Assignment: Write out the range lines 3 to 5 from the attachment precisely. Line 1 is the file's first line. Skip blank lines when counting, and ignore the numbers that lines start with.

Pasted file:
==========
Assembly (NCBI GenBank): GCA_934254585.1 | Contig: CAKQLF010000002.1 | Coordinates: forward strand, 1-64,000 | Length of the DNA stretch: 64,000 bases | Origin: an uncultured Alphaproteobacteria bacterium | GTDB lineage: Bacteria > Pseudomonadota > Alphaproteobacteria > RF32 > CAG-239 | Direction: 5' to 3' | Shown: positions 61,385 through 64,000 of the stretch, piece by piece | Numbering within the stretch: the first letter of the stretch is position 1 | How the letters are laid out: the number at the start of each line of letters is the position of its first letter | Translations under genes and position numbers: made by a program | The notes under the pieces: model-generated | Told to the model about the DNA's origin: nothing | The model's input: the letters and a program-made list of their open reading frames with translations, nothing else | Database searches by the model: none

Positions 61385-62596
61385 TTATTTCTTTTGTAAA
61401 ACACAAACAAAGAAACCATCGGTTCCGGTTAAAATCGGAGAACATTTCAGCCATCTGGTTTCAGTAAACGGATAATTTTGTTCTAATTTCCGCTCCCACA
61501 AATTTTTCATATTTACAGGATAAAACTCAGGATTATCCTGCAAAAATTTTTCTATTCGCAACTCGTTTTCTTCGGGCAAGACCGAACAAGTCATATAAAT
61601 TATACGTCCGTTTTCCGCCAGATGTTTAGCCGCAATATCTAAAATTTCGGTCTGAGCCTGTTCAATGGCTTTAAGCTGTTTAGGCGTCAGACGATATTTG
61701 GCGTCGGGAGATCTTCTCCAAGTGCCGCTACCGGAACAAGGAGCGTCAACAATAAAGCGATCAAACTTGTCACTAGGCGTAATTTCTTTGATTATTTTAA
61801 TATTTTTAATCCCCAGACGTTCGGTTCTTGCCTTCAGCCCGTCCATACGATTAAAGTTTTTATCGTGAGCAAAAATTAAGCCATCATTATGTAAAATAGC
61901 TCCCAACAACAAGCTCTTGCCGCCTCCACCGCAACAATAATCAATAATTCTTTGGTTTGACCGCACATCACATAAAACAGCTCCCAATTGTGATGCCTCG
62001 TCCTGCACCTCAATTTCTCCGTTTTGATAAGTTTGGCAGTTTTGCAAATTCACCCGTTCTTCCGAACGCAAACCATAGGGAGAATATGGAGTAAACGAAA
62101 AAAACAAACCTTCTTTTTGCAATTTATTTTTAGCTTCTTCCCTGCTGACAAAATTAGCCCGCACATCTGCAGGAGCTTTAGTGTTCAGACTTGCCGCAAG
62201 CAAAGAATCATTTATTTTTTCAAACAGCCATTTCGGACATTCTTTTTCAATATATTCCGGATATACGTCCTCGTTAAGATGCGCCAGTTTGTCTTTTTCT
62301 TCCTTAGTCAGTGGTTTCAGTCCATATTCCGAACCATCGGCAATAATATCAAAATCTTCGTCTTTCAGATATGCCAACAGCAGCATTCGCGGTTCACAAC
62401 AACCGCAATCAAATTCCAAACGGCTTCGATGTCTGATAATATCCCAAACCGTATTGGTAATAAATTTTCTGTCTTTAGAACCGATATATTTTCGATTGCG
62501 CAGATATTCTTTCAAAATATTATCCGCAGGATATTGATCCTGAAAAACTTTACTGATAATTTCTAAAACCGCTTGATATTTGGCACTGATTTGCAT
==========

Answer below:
61385 TTATTTCTTTTGTAAA
61401 ACACAAACAAAGAAACCATCGGTTCCGGTTAAAATCGGAGAACATTTCAGCCATCTGGTTTCAGTAAACGGATAATTTTGTTCTAATTTCCGCTCCCACA
61501 AATTTTTCATATTTACAGGATAAAACTCAGGATTATCCTGCAAAAATTTTTCTATTCGCAACTCGTTTTCTTCGGGCAAGACCGAACAAGTCATATAAAT